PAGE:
In Japan, the Cherry Blossom has many purposes. It serves as a symbol for life and death, it is a cultural marker, and the annual Cherry Blossom Festival in the island nation attracts tourists from around the world every year.
Scenic views of Cherry gardens stretching as far as the eye can see with their gentle pink petals scattered all over the floor have become synonymous with the land of the rising sun. Despite this, Japan does not even crack the list of the top 25 cherry producing countries in the world. In fact, they rank number 26 on the list. Surprisingly enough, Turkey is the largest producer of cherries in the world and the biggest exporter is the South American country Chile.
And then there is Pakistan, which finds itself way down on the list (number 48) of cherry producing countries in the world. At just over 6000 tonnes produced a year, cherries are neither a major agricultural product for Pakistan and nor do we export any. The unfortunate part is that Pakistan very much could be. In the North, vast swathes of Gilgit-Baltistan (GB) are ideal for growing cherries. They have been grown in the region for centuries and this is in fact where most of Pakistan’s cherries come from. But that isn’t all. Balochistan over the past few years has also emerged as a great location for growing cherries.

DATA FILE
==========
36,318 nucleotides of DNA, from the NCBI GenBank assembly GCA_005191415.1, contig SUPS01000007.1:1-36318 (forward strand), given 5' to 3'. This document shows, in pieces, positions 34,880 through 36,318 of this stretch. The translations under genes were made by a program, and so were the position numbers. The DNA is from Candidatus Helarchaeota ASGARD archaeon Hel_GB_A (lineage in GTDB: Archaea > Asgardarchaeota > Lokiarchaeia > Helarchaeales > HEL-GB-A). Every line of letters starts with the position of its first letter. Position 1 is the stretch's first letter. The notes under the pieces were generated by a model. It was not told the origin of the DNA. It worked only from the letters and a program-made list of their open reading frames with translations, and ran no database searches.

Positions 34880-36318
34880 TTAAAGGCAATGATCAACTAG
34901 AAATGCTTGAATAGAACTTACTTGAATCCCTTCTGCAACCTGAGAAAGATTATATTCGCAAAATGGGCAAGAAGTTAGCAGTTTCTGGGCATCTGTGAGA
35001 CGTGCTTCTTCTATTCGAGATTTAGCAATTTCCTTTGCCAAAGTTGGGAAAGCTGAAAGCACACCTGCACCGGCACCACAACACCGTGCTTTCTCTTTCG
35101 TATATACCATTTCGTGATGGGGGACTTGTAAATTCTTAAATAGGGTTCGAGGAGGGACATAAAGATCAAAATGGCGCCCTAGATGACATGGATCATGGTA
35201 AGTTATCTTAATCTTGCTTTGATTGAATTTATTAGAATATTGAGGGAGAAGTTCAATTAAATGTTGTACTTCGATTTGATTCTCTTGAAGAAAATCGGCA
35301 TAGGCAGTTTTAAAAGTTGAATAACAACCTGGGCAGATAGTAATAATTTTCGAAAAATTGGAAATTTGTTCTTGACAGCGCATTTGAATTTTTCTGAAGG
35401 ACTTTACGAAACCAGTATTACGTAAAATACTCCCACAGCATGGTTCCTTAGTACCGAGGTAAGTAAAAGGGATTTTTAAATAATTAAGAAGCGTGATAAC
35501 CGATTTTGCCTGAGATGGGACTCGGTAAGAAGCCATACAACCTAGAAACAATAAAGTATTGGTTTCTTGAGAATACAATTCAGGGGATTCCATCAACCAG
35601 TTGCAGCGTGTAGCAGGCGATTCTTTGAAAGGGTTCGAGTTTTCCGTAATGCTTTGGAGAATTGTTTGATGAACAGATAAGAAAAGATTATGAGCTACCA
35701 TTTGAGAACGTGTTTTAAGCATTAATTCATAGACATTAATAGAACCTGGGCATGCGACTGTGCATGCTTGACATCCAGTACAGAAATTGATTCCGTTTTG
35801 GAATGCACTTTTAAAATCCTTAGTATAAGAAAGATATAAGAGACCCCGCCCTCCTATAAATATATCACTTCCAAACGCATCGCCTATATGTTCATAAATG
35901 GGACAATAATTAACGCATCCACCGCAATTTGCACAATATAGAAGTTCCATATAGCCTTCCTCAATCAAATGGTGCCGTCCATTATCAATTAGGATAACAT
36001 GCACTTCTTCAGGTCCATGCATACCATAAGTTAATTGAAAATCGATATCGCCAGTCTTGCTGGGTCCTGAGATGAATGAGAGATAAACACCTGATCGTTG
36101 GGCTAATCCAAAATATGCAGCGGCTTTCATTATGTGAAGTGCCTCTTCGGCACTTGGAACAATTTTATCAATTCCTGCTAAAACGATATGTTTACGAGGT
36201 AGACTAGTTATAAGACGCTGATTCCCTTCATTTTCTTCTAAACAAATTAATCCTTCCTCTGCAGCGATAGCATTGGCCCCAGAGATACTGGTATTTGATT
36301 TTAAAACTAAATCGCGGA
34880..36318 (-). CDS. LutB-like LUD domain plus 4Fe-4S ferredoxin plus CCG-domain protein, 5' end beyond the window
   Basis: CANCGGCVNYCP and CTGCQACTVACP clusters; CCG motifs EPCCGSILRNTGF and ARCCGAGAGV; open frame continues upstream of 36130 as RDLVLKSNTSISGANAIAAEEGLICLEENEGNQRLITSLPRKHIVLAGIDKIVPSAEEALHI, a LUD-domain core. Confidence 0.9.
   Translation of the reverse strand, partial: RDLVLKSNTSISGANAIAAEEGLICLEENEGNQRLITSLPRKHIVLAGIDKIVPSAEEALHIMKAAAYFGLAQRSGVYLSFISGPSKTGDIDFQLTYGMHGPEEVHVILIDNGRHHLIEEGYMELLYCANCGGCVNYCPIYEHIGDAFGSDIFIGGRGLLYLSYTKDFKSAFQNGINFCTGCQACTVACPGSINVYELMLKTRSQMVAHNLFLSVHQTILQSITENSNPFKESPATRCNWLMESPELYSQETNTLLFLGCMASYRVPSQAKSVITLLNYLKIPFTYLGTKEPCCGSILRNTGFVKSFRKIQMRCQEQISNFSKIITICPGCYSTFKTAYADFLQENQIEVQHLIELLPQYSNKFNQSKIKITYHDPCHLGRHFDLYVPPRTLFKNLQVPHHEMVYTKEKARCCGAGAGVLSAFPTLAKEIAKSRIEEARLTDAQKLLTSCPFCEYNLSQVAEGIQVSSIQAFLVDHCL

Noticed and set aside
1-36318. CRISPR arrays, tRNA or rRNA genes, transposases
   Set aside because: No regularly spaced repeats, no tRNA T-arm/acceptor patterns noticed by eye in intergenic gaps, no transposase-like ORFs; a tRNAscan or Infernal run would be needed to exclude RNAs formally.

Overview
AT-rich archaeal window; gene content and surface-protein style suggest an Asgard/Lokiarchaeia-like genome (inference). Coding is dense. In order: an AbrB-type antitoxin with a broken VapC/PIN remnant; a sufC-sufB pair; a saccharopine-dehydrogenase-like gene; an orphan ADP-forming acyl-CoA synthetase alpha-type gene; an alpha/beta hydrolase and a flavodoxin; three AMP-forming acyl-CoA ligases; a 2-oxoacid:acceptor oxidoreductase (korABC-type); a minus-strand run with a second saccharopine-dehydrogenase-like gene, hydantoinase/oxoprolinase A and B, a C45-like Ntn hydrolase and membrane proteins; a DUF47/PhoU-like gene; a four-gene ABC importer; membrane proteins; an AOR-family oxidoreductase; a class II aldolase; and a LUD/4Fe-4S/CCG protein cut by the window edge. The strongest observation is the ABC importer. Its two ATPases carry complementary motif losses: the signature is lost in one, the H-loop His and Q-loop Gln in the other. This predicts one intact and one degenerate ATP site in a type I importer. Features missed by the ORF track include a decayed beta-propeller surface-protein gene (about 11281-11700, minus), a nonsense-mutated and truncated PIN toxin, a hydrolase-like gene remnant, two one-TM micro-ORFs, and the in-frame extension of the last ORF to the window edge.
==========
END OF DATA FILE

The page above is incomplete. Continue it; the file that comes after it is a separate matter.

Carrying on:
With all this the question arises, can Pakistan utilise its cherry potential and become an exporter? The answer is yes, and we’re already on the path to do exactly so. A report from last week revealed that following the opening of the China-Pakistan border on April 1, the Chinese government has allowed the import of cherries from Pakistan. China is actually a very large emerging market for Pakistan’s cherries. The only problem is that the Chinese have very strict regulations on the import of perishable fruits. So what can Pakistan do to encourage cherry farming and open up a rich new market for farmers?